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12 Things You Didn’t Know About The Lamborghini Countach.

The Lamborghini Countach is the poster car to end all posters. Even now, you’d be hard-pressed to find a car with such polarizing wild lines, which is quite an achievement considering it was first produced in 1974. But did you know that the majority of those lines are completely functional, and that Lamborghini even produced a monstrous turbocharged version with 748 horsepower? These are only two of the Countach’s 12 amazing features that you probably didn’t know about.

  • The name “Countach” is derived from a swear word. This has to be one of the best censorship avoidance strategies ever devised by any firm. In the Piedmontese dialect, the word “countach” is a swear word, and it’s what the head of the Bertone design house exclaimed when he first saw the car’s design.
  • The Countach’s father is one of the most talented vehicle designers you’ve never heard of. What are some of Marcello Gandini’s previous automotive designs? To mention a few: the Lamborghini Miura, Diablo (and a plethora of other Lamborghinis), the first BMW 5-Series, Alfa Romeo Montreal, Ferrari Dino 308, De Tomaso Pantera, Renault 5 Turbo, and Lancia Stratos.
  • From an engineering sense, it was essentially a street-legal race car. The aluminum body was put on a tubular frame, similar to what most purpose-built race cars have today.
  • The Countach was the first car in the world to have vertically opening scissor doors. Gandini had employed them on the also-iconic Alfa Romeo Carabo concept a few years before, but the Countach was the first car to deploy them in production. As a result, the word “Lambo doors” was coined.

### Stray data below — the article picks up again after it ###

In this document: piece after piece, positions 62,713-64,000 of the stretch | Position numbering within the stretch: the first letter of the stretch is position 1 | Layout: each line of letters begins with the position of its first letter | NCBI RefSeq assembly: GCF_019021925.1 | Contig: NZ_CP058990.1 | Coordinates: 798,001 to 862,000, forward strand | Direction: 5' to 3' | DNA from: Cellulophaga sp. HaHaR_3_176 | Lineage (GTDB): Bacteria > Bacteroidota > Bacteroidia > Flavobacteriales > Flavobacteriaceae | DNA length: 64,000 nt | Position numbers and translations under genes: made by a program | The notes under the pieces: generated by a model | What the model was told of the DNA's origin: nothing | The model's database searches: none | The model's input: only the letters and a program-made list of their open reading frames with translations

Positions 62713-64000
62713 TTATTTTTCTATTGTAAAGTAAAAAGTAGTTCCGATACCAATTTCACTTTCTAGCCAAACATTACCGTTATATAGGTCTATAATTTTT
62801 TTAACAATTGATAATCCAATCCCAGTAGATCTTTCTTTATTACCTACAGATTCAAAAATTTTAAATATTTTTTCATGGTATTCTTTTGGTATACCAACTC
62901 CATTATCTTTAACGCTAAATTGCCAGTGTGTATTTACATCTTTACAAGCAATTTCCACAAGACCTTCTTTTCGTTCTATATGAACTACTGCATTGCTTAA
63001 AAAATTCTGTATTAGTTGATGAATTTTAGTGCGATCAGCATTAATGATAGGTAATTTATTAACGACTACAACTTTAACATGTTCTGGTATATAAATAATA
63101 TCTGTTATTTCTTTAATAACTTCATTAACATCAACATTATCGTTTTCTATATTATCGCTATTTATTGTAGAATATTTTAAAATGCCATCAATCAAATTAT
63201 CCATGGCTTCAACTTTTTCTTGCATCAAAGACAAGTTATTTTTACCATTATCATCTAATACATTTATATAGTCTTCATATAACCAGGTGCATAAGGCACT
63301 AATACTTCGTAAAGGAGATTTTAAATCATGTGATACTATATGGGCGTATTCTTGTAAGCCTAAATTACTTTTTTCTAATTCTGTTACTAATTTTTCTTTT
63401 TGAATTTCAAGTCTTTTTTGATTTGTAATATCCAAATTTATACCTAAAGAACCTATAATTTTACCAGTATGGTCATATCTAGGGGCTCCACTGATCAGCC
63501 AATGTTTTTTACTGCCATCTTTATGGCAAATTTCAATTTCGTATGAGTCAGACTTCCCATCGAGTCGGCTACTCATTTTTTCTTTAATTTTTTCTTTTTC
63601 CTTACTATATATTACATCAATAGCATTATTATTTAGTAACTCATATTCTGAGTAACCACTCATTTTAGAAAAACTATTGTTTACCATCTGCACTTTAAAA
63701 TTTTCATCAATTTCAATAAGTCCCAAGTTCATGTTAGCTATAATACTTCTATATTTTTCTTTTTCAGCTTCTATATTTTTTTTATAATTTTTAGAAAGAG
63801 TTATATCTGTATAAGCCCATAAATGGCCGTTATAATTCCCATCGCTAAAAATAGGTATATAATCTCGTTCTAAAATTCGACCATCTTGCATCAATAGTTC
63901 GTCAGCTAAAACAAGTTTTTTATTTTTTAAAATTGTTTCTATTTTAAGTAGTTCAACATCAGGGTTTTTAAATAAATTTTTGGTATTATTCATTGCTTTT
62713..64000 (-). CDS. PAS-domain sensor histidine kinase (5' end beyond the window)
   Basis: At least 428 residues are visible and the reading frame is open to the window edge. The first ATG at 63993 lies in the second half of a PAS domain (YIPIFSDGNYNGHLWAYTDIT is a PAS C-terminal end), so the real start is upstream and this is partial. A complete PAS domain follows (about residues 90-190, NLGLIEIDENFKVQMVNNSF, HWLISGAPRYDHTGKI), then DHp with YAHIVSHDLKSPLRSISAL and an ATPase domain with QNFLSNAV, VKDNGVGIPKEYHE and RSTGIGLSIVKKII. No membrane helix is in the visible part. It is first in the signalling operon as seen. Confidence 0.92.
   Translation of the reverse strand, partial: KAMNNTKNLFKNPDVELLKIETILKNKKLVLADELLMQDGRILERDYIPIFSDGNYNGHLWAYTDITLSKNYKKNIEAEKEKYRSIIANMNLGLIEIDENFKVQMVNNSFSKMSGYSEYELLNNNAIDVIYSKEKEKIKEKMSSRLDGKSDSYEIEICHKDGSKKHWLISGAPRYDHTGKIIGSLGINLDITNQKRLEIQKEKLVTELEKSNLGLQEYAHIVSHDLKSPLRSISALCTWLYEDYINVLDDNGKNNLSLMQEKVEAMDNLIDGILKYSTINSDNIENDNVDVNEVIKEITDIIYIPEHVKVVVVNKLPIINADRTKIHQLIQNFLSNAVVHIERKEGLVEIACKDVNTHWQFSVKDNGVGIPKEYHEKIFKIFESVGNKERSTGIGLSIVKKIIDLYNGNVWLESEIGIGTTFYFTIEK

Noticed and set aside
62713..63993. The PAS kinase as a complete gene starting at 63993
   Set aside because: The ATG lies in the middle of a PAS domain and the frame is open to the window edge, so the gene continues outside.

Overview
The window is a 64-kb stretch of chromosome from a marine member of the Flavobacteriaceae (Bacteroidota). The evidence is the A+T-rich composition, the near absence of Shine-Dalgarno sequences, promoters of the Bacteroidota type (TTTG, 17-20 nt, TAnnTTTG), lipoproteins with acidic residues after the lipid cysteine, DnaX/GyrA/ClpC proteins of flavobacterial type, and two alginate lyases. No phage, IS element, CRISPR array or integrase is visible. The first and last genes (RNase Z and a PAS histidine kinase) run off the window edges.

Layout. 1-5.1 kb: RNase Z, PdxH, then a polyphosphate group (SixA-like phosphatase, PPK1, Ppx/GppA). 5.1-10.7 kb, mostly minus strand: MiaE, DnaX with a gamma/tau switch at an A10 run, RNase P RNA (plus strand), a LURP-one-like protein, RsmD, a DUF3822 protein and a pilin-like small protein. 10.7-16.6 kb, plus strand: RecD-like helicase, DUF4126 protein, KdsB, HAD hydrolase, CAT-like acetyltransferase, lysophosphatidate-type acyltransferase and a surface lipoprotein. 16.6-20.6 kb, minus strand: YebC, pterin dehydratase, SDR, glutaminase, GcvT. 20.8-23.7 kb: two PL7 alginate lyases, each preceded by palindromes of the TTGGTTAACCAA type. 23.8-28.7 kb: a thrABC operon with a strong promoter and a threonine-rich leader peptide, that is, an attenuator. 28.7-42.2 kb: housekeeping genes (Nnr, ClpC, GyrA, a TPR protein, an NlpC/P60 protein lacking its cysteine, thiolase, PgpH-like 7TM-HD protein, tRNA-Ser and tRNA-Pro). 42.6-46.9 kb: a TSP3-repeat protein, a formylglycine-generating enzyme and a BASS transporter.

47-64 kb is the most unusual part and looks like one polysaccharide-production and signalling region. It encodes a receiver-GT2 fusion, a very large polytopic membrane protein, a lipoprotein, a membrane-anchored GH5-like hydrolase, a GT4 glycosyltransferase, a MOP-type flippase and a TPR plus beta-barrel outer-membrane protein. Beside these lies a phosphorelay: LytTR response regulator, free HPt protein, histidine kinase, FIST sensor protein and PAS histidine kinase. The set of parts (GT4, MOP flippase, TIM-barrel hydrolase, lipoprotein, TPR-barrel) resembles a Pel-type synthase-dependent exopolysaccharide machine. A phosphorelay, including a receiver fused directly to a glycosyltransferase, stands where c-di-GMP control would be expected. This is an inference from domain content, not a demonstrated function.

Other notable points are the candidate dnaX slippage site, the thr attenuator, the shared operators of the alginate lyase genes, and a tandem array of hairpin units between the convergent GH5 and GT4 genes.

• The top speed of the first Countach was grossly exaggerated. Predictions that it could hit 186 mph were a little optimistic. According to some accounts, this was a calculated attempt to dethrone the Ferrari Daytona, which had previously dethroned the Countach’s predecessor, the Miura. Independent testing conducted at the time revealed that the peak speed was a still-not-pedestrian 170 mph.
  • Lamborghini’s diabolical brains previously built a turbocharged version with 748 horsepower. Despite the fact that two prototypes were developed, the automobile was never produced. For Lamborghini’s legal team, releasing a car like that in the 1980s, before anything even faintly approximating today’s computerized driver aids existed, would have been a nightmare. However, for anyone who lived to tell the tale, it would have been absolutely incredible.
  • Horacio Pagani created the final version of the Countach. That Pagani, yes. He gave the automobile a major facelift for the 25th Anniversary Edition, with over 500 alterations in all.
  • Pagani created a Countach made entirely out of carbon fiber. The Evoluzione served as a sort of test bed for new technology. Pagani oversaw its development, believing that carbon fiber was the way of the future, but Lamborghini’s higher-ups disagreed. A few years later, Pagani quit, to create his own vehicle firm.
  • Parking the damn thing required you to be a gymnast. The Countach has what may be described as godawful rear visibility. As a result, most owners ended up reversing into a parking spot by opening the door, sitting partially out on the door sill, and spinning around to look back at the car while still operating the pedals and steering wheel.
  • The Countach is not just the ultimate poster automobile, but also the poster child for legally enforced obnoxious bumpers. The Countach had to be fitted with a federalized bumper, i.e., one that satisfied U.S. safety regulations, in order to be lawfully imported to the United States.
  • The majority of the car’s striking forms are actually practical. The doors are already known to you. Some of the cars have fender flares to accommodate bigger tires that were installed in 1978. The side ducts keep the engine from melting the car and itself, while the optional rear wing keeps the car stable enough to allow you to travel at high speeds without dying.
  • On July 4th, the very last countach was made. The last Countach was born at the same time as the first Diablo. It never made it to the United States, instead ending up in Lamborghini’s corporate museum.